Seventy percent of global executives plan to increase investment in climate initiatives over the next two years, according to an Ernst & Young survey.
Out of the 300 executives surveyed by the consultancy, nearly half said that their companies will invest more than 0.5% of their revenue. Only companies with annual revenues of more than $1 billion were included, so this represents a minimum anticipated spend of $5 million-50 million annually.
“With all the uncertainty following Copenhagen, many business commentators were expecting the momentum in climate change investments to slow,” said Doug Johnston, UK director of climate change and sustainability services at Ernst & Young. “Our research has shown something very different.”
Customer demand is one reason, with 89% saying changing customer preferences have created significant drivers for action and innovation. “We expect to see the emergence of a new type of customer who would be a lot more concerned about climate change issues. We are going to take more actions that advocate environmentally responsible practices within the supply chain,” said one survey respondent.
The survey also found that more than 40% of companies now believe equity analysts link a companies’ response to climate change with valuations.
In the coming 12 months, 92% of respondents consider energy costs to be a very important or important driver. Investing in energy efficiency tops the list of investment plans, with 82% of respondents expecting to undertake investments in this area in the next 12 months.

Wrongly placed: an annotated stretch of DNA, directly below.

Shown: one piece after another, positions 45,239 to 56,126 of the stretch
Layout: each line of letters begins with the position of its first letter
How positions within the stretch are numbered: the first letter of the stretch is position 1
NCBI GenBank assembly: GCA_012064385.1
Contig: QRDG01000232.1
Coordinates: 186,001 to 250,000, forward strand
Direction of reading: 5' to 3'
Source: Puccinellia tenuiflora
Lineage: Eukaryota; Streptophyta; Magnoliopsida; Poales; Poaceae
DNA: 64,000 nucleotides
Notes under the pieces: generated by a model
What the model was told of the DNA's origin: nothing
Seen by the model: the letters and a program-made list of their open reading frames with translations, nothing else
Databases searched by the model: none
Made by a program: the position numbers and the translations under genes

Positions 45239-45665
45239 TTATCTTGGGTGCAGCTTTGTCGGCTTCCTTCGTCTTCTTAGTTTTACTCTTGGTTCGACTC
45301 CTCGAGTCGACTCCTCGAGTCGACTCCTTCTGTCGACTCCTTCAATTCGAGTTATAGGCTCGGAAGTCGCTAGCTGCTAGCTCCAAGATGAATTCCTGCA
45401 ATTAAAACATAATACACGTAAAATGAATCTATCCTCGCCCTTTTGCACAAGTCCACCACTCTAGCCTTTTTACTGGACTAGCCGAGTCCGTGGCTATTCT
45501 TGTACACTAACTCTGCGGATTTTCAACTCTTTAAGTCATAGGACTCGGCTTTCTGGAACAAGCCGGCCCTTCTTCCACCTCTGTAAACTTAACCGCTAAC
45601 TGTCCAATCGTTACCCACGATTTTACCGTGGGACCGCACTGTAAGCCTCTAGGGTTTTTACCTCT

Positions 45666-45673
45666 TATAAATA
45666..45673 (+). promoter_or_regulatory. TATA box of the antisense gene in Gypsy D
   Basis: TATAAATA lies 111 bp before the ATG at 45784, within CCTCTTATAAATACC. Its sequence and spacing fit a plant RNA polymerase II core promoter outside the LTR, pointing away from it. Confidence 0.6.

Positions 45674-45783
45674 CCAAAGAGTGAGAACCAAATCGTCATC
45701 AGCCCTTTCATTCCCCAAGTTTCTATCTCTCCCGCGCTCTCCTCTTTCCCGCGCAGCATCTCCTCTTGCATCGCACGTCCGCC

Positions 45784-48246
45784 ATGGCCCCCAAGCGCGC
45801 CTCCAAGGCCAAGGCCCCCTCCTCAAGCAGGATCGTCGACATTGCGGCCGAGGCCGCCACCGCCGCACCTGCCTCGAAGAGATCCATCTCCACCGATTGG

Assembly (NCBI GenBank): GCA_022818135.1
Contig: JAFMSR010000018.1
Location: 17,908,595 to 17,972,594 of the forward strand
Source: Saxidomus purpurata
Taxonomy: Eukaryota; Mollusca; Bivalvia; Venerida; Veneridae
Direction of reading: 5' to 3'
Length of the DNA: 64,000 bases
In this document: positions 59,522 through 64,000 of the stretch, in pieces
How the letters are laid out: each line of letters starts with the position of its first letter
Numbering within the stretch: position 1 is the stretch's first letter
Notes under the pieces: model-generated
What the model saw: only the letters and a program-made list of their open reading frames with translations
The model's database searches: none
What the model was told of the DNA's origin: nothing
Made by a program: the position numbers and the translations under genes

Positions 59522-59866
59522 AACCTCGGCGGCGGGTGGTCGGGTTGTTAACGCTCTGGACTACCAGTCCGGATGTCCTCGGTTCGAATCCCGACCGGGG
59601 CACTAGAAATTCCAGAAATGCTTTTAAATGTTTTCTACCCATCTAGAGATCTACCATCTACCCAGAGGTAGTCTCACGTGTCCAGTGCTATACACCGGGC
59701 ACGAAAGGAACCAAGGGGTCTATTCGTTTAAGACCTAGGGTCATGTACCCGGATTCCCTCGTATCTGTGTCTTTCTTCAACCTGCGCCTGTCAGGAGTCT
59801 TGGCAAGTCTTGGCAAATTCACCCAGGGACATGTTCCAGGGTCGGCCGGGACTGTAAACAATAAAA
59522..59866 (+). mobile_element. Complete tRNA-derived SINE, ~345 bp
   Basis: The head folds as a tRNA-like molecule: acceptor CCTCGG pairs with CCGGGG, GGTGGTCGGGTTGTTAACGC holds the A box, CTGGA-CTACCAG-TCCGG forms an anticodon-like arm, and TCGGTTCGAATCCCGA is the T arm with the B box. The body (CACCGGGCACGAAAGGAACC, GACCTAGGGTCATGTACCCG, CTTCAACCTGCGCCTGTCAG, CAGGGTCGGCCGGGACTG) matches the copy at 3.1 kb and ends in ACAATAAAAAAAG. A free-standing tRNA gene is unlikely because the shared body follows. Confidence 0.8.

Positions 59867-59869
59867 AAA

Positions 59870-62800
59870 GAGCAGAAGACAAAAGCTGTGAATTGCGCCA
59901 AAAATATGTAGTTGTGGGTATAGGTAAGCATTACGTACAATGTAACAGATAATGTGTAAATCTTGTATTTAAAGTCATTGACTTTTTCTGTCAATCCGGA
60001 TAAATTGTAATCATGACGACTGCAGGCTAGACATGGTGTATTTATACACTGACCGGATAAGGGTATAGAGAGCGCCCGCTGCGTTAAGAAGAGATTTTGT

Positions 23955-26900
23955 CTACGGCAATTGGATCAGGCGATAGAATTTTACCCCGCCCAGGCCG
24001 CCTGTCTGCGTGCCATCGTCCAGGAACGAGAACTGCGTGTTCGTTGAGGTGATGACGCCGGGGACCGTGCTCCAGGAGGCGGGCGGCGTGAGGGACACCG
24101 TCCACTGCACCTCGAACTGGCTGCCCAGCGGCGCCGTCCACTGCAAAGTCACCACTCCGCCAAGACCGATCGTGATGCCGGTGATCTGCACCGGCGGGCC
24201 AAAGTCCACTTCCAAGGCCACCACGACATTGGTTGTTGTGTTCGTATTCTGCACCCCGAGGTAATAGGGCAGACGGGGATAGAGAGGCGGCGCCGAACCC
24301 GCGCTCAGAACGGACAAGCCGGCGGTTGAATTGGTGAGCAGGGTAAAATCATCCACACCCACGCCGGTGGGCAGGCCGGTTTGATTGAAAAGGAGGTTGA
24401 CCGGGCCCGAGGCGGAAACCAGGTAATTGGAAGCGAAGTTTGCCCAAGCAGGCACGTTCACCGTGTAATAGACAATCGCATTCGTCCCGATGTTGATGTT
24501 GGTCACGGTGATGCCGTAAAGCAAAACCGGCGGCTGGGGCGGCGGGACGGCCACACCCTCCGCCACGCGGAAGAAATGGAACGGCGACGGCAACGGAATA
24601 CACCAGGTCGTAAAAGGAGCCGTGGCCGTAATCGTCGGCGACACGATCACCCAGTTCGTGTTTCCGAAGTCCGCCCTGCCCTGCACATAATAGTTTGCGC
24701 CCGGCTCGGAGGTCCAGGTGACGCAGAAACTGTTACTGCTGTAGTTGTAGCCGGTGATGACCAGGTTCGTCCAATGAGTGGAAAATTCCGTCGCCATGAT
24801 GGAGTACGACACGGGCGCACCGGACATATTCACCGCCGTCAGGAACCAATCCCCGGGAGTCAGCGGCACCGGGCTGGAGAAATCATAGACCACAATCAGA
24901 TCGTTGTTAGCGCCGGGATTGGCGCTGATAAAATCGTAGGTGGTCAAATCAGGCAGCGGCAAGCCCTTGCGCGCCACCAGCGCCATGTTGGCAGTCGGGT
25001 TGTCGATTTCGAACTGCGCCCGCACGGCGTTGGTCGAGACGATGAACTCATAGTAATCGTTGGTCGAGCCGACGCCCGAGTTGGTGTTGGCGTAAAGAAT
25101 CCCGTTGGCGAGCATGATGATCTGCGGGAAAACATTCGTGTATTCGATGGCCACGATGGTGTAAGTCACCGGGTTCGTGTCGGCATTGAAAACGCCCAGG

But approximately three in four respondents said it will be either very challenging or challenging to execute their climate-related goals in the next two years. Within this context, product development poses the biggest challenge, according to respondents.
“Businesses will need to prioritise investments to capture opportunities and mitigate risks in response to the growing number of climate change policies, in developing and developed countries, since the December Copenhagen meeting," said Lorraine Stephenson, a partner at Ernst & Young.
Climate change now resonates in companies’ board rooms as never before. More than 90% of executives surveyed said that climate change governance rests with C-suite executives or board members.
The report gathered information from companies in industries including avition, banking, media, oil and gas, and power, in more than 16 countries.